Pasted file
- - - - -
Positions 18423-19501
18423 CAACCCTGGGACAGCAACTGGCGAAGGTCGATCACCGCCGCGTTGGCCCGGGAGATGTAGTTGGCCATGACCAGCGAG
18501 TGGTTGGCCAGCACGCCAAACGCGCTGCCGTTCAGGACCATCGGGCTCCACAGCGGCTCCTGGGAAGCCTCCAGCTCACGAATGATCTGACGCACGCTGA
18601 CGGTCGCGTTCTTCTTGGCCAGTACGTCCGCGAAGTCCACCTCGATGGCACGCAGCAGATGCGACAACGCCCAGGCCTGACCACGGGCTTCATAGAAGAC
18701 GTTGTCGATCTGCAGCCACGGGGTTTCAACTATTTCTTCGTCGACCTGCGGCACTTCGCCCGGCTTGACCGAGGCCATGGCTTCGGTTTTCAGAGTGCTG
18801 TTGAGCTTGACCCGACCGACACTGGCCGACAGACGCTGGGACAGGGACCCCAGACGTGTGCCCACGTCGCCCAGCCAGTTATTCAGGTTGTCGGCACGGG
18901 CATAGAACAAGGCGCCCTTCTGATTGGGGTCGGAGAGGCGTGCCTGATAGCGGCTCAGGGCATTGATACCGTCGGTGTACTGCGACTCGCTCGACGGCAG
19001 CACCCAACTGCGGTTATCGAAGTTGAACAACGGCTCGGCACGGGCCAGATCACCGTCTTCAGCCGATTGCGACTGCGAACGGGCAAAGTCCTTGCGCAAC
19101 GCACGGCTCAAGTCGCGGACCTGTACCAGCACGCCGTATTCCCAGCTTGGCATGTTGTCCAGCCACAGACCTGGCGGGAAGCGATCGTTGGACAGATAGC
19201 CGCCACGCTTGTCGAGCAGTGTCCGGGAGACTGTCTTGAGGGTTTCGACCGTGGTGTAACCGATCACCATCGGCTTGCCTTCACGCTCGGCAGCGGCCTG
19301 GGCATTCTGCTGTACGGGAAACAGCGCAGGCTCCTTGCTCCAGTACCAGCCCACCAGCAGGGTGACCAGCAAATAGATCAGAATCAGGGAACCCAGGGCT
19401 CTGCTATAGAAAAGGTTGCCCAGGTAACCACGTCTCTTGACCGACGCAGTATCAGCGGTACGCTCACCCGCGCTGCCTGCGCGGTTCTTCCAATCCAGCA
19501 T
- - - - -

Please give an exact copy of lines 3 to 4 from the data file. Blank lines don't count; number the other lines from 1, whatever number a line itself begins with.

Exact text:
18501 TGGTTGGCCAGCACGCCAAACGCGCTGCCGTTCAGGACCATCGGGCTCCACAGCGGCTCCTGGGAAGCCTCCAGCTCACGAATGATCTGACGCACGCTGA
18601 CGGTCGCGTTCTTCTTGGCCAGTACGTCCGCGAAGTCCACCTCGATGGCACGCAGCAGATGCGACAACGCCCAGGCCTGACCACGGGCTTCATAGAAGAC